NOTE: BIS 525 students are required to attend in person. Others are invited to attend in person, but may also attend via Zoom.
SPEAKER: Heather Marie Shappell, PhD, Assistant Professor, Department of Biostatistics and Data Science, Wake Forest University School of Medicine
TITLE: “Using Dynamic Networks to Study the Brain: New Methods and an Application to a Weight-loss Study"
ABSTRACT: Network neuroscience has transformed human neuroscience. Networks estimated from functional magnetic resonance imaging (fMRI) data contain information about regional brain interactions that support cognition and behavior. Over 1 million articles have been published that use functional brain network analyses. Previous studies were largely based on one average network constructed across the entire scan lasting many minutes (i.e., static functional connectivity), but emerging evidence indicates that network topology exhibits meaningful variations on the order of seconds (i.e., dynamic functional connectivity- dFC). We are now seeing a major shift, with over 50% of the functional brain network papers last year being based on dFC. Network dynamics are becoming vital for understanding neuropsychiatric disorders and may be effective biomarkers for early prevention, diagnosis, and treatment, but the statistical methods necessary for extracting meaningful dynamic network data and identifying network state changes are in their infancy. We propose a novel hidden semi-Markov model (HSMM) approach for inferring functional brain networks from fMRI data. Specifically, we propose using HSMMs to find each subject's most probable series of network states, the cumulative time in each state, and the networks associated with each state. This modeling framework is then demonstrated on a weight-loss study in older adults with obesity (i.e., the EMPOWER study). Overall, we found significant differences in participant occupancy time, dwell time, and transition probabilities of brain network states between successful and unsuccessful weight-loss groups in older adults with obesity during a food-cue task. We feel that identifying these dynamic connectivity pattern differences is an important next step for guiding clinical decision-making in weight management.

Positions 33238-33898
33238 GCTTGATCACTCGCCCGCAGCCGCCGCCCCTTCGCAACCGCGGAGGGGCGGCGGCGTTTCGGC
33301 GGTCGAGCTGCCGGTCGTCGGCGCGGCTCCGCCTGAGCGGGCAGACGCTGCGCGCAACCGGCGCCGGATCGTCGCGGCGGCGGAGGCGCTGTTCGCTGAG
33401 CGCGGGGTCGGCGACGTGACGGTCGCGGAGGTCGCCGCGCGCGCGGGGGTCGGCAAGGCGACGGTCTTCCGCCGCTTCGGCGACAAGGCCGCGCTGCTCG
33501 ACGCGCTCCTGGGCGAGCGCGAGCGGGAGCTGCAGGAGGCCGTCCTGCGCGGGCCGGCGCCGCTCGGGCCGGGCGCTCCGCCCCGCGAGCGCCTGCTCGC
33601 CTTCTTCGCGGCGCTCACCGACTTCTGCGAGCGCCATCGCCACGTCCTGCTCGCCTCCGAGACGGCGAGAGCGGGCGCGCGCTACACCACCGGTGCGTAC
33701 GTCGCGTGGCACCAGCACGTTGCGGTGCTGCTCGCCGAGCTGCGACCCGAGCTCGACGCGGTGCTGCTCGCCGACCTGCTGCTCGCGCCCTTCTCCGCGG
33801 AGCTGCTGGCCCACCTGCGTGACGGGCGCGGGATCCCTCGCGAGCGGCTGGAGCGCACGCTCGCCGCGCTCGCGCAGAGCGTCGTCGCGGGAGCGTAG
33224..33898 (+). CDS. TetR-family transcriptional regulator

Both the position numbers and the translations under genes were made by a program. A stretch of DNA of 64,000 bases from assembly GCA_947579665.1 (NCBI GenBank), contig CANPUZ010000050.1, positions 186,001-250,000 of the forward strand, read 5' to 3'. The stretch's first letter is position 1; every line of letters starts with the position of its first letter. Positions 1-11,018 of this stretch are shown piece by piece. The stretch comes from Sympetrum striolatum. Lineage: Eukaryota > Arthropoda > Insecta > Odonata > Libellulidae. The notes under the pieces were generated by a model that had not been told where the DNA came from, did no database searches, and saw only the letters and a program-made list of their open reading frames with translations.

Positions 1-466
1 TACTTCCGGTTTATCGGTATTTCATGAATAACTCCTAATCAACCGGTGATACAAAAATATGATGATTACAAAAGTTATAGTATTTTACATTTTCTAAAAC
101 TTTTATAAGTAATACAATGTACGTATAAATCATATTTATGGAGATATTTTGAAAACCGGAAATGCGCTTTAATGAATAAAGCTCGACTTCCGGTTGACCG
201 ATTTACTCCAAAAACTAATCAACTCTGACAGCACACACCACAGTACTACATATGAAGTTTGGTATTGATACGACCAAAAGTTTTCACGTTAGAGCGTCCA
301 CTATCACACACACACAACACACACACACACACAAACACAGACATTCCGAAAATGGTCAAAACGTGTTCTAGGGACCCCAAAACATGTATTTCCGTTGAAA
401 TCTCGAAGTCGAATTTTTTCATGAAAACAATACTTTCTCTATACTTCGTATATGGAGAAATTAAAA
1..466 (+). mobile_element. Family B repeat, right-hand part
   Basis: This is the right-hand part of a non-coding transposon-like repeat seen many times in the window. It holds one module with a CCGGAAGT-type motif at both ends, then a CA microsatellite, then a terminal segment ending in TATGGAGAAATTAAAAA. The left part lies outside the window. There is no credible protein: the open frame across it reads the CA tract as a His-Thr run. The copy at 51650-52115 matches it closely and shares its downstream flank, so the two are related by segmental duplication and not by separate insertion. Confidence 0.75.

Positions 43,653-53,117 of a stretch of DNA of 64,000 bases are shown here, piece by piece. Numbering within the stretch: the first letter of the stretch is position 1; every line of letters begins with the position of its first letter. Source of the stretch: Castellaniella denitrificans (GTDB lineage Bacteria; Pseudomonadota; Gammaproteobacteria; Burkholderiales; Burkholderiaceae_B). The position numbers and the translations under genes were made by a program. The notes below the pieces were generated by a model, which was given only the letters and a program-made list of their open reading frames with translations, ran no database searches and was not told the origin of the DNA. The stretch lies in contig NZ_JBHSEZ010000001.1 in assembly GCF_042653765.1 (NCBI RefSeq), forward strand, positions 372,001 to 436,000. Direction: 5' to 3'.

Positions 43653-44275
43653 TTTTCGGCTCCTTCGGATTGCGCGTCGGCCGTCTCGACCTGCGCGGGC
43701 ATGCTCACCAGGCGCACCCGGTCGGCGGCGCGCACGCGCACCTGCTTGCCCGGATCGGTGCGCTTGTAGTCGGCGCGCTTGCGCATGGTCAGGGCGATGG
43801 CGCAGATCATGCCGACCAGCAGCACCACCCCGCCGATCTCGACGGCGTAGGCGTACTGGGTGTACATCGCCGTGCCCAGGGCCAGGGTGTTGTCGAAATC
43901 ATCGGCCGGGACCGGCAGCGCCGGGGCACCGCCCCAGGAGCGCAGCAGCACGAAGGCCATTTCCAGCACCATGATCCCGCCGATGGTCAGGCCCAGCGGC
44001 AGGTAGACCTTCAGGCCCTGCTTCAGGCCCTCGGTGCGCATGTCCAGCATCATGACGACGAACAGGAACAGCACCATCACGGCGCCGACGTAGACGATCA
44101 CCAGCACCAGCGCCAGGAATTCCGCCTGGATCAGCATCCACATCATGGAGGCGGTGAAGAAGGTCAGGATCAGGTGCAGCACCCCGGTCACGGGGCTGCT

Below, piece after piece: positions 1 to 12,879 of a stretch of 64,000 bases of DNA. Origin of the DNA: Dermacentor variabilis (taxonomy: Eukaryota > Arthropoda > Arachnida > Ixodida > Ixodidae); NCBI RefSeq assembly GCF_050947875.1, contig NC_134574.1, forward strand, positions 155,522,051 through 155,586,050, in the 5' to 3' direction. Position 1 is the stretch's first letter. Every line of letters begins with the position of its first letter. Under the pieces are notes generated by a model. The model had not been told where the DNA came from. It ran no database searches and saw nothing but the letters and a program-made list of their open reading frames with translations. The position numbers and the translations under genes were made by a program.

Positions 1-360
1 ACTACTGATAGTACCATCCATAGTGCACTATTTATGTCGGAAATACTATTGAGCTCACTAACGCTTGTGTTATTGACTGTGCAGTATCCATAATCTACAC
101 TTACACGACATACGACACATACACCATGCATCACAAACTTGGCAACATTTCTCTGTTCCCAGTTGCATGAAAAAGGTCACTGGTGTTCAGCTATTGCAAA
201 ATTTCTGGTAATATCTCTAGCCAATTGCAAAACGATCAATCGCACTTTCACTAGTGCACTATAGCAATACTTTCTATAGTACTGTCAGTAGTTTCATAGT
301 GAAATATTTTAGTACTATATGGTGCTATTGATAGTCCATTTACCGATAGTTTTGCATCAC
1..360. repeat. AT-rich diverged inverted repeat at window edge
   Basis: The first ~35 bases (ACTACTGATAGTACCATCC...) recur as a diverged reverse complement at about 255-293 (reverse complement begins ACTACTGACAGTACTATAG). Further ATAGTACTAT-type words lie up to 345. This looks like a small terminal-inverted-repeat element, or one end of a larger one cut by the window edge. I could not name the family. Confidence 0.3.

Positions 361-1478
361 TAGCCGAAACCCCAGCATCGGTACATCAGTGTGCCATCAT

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Wake Forest School of MedicineHeather Marie Shappell, PhDAssistant Professor